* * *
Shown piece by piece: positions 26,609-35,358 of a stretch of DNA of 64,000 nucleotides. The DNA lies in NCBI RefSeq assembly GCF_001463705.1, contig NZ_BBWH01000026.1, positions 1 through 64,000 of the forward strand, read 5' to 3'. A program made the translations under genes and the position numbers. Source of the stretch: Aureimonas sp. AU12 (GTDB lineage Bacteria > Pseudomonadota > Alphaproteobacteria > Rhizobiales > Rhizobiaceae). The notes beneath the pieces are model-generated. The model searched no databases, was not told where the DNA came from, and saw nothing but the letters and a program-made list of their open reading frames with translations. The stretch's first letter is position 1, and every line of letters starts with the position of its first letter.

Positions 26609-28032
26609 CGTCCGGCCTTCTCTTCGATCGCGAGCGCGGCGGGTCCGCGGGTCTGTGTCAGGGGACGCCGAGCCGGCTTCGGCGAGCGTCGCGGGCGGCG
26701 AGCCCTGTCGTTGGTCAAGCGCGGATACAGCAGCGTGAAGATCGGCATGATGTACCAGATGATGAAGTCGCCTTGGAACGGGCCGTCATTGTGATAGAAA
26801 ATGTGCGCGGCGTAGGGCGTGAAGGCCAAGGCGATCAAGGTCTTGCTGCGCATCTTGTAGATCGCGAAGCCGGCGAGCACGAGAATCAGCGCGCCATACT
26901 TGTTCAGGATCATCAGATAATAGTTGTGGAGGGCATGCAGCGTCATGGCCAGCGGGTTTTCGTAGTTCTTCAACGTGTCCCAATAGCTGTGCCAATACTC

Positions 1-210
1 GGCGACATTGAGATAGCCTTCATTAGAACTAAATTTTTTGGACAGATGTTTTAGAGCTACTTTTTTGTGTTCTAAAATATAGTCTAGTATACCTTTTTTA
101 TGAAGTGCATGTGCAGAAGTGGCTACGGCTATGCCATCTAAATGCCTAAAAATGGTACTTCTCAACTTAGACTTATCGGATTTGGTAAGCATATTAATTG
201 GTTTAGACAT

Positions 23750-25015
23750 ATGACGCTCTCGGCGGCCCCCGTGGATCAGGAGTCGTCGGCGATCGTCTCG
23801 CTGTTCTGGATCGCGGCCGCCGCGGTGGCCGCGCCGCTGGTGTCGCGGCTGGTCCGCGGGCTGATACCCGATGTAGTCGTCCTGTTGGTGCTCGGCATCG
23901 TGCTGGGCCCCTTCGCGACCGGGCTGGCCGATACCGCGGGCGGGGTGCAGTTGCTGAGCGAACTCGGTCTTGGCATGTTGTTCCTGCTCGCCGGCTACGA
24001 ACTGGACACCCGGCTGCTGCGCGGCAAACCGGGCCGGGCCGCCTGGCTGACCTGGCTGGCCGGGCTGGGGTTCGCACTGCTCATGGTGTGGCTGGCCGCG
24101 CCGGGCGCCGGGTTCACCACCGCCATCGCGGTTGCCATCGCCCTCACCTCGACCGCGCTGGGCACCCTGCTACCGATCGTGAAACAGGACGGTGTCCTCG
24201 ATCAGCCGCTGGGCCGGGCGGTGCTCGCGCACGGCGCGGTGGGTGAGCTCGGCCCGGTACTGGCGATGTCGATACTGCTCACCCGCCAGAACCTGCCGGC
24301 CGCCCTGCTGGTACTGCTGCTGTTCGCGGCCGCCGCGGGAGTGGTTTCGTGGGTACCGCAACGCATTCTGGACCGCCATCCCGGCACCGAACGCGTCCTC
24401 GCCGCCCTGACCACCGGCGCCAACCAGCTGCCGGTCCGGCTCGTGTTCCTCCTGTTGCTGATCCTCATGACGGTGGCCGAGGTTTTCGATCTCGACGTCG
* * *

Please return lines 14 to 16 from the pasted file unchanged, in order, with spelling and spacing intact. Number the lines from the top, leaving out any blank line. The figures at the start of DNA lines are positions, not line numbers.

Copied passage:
23901 TGCTGGGCCCCTTCGCGACCGGGCTGGCCGATACCGCGGGCGGGGTGCAGTTGCTGAGCGAACTCGGTCTTGGCATGTTGTTCCTGCTCGCCGGCTACGA
24001 ACTGGACACCCGGCTGCTGCGCGGCAAACCGGGCCGGGCCGCCTGGCTGACCTGGCTGGCCGGGCTGGGGTTCGCACTGCTCATGGTGTGGCTGGCCGCG
24101 CCGGGCGCCGGGTTCACCACCGCCATCGCGGTTGCCATCGCCCTCACCTCGACCGCGCTGGGCACCCTGCTACCGATCGTGAAACAGGACGGTGTCCTCG